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Young boys entering middle schools grade with anxiety, co-occurring social skills and learning problems are more susceptible to aggressive behaviour and substance abuse, a new study has revealed. The study found young boys with social difficulties having more chances of getting involved in alcohol and drug abuse by the end of eight grade, highlighting the escalating substance abuse trends among middle-schoolers.

With close to 42% of the population still remaining illiterate, Pakistan is observing the International Literacy Day today rather somberly. Despite country’s urban areas becoming thriving centers of education, the overall stats for literacy remain far from ideal.

Pakistan Economic Survey for 2016-17 puts the percentage of country’s literate population at 58, accounting for individuals of age 10 years and above. The survey said Pakistan had a literate male population of 70%, while the percentage for females fell well short of 50.

At the provincial level, Punjab leads the table with a literate population of 62%, followed by Sindh with 55%, Khyber Pakhtunkhwa with 53% and Balochistan with a 41% literate population.

Widespread poverty, rampant corruption in the education system and lack of access to schools in many areas are usually to blame for the dismal situation. Only Afghanistan fares worse than Pakistan among South Asian states, led by Maldives with a close to perfect literacy rate of 99%.

Promises

According to the federal Education Ministry’s National Plan of Action (NPA) 2013-2016, Pakistan was amongst nine countries that had the largest numbers of primary-age group out-of-school children. One of the key findings the plan’s MDG Acceleration Framework (MAF) was that there was a need to raise resource allocation to the sector to 4% percent of GDP from the existent 1.7%. The recommendation has received little attention to date.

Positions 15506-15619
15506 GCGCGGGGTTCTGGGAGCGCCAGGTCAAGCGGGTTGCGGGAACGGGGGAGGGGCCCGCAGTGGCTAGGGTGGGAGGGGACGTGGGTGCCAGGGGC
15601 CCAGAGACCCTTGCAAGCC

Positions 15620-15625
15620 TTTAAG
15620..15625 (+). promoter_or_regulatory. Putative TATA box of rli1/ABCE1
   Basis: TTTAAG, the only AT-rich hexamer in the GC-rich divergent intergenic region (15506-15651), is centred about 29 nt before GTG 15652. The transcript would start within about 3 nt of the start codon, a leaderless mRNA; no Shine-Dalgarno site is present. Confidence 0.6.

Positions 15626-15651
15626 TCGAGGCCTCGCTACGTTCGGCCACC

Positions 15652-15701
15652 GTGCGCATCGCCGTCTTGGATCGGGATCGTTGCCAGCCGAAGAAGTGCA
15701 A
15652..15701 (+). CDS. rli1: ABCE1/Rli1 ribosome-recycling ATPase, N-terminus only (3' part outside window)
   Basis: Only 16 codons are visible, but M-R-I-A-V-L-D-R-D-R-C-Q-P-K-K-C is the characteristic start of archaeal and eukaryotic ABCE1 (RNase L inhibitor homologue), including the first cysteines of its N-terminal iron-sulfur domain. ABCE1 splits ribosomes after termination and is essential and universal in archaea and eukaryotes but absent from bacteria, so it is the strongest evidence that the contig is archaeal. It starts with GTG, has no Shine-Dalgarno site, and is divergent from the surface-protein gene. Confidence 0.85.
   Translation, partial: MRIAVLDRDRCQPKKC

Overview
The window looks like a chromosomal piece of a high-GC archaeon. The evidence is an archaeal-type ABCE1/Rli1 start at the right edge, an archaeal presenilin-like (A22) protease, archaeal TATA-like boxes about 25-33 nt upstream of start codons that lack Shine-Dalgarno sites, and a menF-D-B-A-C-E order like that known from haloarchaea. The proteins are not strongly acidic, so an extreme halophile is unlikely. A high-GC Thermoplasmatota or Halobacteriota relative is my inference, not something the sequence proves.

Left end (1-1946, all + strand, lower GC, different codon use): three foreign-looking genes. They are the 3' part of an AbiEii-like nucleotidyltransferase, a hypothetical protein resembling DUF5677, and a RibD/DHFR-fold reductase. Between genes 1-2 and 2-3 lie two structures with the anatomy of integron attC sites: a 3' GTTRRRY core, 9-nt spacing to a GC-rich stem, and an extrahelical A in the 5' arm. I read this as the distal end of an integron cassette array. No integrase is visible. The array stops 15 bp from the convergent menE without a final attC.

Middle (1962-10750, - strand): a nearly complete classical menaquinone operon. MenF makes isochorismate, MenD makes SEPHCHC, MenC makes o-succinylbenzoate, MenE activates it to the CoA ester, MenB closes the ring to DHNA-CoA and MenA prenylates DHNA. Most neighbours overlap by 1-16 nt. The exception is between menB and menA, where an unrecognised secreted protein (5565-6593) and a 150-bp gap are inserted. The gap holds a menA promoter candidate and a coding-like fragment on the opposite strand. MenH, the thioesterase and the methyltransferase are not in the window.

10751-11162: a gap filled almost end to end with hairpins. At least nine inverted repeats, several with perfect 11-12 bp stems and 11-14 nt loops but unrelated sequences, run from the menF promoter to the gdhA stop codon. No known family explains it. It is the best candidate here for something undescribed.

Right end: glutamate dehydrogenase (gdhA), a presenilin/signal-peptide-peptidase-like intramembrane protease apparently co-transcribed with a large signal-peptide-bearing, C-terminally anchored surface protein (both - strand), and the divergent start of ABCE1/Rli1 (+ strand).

The MAF also aimed at “enrolment of maximum number of out-of-school children in primary classes”, “in-school retention of all enrolled children and completion of their primary education” and “improvement in quality of primary education”. According to NPA 2013 report available online, the number of primary-aged (of 5-9 years) out-of-school children in Pakistan was 6.7 million in 2011-2012, with a male to female ratio of 44% and 56%. The NPA planned to address the issue aggressively, setting a target of enrolling 5.1 million out-of-school children during 2013-16 period, or 76% of the out-of-school population of primary age group at that time.

However, the 2016 Global Education Monitoring (GEM) Report said 5.6 million primary-aged children still remained out of schools across Pakistan. If the GEM report is taken as is and the out-of-school children population considered as was in 2011-2012 – although highly unlikely – the NPA managed an enrollment of only 16%, or 60% below target.

With statistics like above, it is no surprise the country will only ‘observe’ the International Literacy Day, for there is really nothing to celebrate on that account.